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  1. PDF has two page 273s and no page 274 (first page of mass combat).
  2. I have a question about invocation resists. As an example, Earthquake has a resist TN 3 Fitness (Air 1, Water 4). This all makes sense on paper. TN 3 is moderately hard, Earth is good against Water but bad against Air. What doesn't make sense to me is that if faced with defending against Earthquake or any Earth invocation, why as a player would I ever not choose to resist with an Air approach? I get making narrative sense, but no amount of narrative sense would ever get me to choose a Water approach. The only thing that makes sense as a GM, would be to say: Since this is a conflict, you can only resist in the stance you are currently using. Am I on the right track here? This makes picking invocation rings and stance swapping more of a tactical decision.
  3. Nah, it's +1 to any rank 0 skill. There is a narrative prompt, though.
  4. Don't know if this is what you're referring to, but question #7 is "what is your character's relationship with their clan?" The answer is a binary paragon (+5 glory)/black sheep (+1 Skill rank). This is clan neutral so it wouldn't be necessary to make one just for the Mantis.
  5. Oh no! Don't start my hype train before they even announce it!
  6. Resources are up on the Product page. This includes a PDF for the Mantis Clan.
  7. FFG has just changed the status to released, but there still are not Character Sheets or the 20Q worksheet promised in the book. I don't think would be much of an issue if either of these were included in the book. Anyone know of the usual lag time on downloadables for FFG?
  8. I would not disagree with either of you, even though you both describe crunch in two separate ways. I too find the discussion interesting. I just wanted to throw the "What does that mean to you" point into the conversation.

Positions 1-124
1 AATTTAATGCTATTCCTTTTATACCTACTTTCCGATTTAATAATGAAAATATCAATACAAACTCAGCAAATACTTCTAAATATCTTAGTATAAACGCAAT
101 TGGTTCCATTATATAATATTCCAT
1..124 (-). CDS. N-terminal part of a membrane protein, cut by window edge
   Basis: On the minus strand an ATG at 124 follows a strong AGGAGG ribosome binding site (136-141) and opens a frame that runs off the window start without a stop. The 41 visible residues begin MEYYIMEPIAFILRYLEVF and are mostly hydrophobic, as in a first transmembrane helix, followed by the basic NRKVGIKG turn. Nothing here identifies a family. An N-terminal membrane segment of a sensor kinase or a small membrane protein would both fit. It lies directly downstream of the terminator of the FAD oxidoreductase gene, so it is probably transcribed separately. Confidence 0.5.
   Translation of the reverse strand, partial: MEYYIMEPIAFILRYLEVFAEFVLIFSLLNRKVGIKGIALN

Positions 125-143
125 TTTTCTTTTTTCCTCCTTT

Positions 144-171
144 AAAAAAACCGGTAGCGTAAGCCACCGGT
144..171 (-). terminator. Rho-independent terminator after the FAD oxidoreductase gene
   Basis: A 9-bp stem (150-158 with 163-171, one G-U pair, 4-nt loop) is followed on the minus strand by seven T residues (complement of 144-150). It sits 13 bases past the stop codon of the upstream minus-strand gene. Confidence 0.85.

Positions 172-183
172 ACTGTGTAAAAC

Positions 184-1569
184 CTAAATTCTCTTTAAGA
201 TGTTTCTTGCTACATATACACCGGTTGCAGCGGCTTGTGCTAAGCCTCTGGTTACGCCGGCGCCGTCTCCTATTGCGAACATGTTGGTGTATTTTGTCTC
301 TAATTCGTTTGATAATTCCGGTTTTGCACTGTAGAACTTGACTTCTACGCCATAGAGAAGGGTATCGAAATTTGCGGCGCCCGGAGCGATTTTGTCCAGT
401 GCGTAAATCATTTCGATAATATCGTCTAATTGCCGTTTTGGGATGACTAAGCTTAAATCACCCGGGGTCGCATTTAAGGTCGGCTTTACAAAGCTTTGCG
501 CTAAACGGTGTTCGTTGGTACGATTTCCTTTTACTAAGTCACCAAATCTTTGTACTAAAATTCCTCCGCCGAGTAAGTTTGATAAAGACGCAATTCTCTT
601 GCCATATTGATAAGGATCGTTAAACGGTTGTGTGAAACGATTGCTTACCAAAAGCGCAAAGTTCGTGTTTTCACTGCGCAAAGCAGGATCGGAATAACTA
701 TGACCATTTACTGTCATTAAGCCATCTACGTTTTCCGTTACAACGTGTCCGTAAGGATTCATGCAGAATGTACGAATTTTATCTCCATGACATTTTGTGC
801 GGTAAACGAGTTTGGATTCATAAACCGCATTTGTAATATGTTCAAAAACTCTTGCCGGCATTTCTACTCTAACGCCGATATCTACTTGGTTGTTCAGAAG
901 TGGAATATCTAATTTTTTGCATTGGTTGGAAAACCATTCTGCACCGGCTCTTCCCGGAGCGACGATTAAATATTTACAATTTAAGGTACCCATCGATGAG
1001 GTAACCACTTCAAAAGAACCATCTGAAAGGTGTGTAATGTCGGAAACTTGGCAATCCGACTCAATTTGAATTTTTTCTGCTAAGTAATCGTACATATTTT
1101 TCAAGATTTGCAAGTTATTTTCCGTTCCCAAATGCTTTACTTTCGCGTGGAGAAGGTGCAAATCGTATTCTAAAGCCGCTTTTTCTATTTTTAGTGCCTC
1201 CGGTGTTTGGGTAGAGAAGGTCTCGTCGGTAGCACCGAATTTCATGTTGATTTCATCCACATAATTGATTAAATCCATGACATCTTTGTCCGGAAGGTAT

9. I think in order to have a productive debate about crunch, the term needs a better, understood definition. The biggest problem, as I see it, is that people are having this debate working off of different concepts of what constitutes a crunchy game. I have seen crunchy referred to as just complexity. I have also seen crunchy as a synonym for simulationist games. Often the definitions match up. GURPS is on the extreme side of both complexity and simulationist. This doesn't always hold up for the other end of the continuum. There are some really simple narrative games, but the are also some relatively complex ones. Genesys, for example, has moderate complexity that drives a narrative game. I think the same will be said of New5R. However a lot of the the game is abstracted, like encumbrance. By crunch do you mean just complexity?
  10. Yeah, Terrinoth PDF was released the same day. Genesys was delayed, but I can't remember for how long. I think maybe a week.
  11. Personally, I think the caste conflict is highlighted once you equalize the other social aspects. If it wasn't such a brutally oppressive system, the Kolat conspiracy wouldn't mean as much.
  12. If anything thing, the interview addressed many of the issues I have/have had with Rokugan in general. I appreciated the the decision to move towards a gender blind Rokugan, but I particularly appreciated their attention to appropriation. Reading the creative credits at the beginning of the BB, the lack of Asian representation was troubling. Asians are pretty underrepresented in the industry as a whole, so perhaps this was not surprising. Anyways, the interview put a lot of that anxiety to rest. Thank you Katrina, Amelia, and Tanner.
  13. I wouldn't disagree. I just think it depends on the comfort level of the players. A veteran might see the lessons as a giant softball. A new player might have more trouble.
  14. Honestly, I used the lessons as instruction on Rokugan itself as my players were new to L5R. For example, day 2's instruction about investigation was mostly about how little physical evidence matters and how they should always gain testimony. For day 4, I focused on the Laws but in the context of how they helped the Empire, stressing that the laws existed for the benefit of the empire. This might have telegraphed the ended a bit <SPOILER>, but what I didn't want was for them to be upset when their evidence was discarded. I felt these lessons provided me a good opportunity to demonstrate how different Rokugani society was for Western with an active voice. I hate having to pedantically describe a game world to a table of glassy-eyed players. I find it much easier to explain the world in-game. This worked really well for the group. Edit: To more directly answer your question, I didn't use any skill rolls. They were just question and answers sessions like I would in a IRL classroom, just roleplayed.
  15. Despite most games having a more somber tone, the 4e (and I'm assuming 5e) books make it clear that this is YOUR Rokugan. The default might be political drama mixed with conspiracy, but if you want spear-dancing fly your colors! There is no wrong way to play this game if you and your group are having fun.
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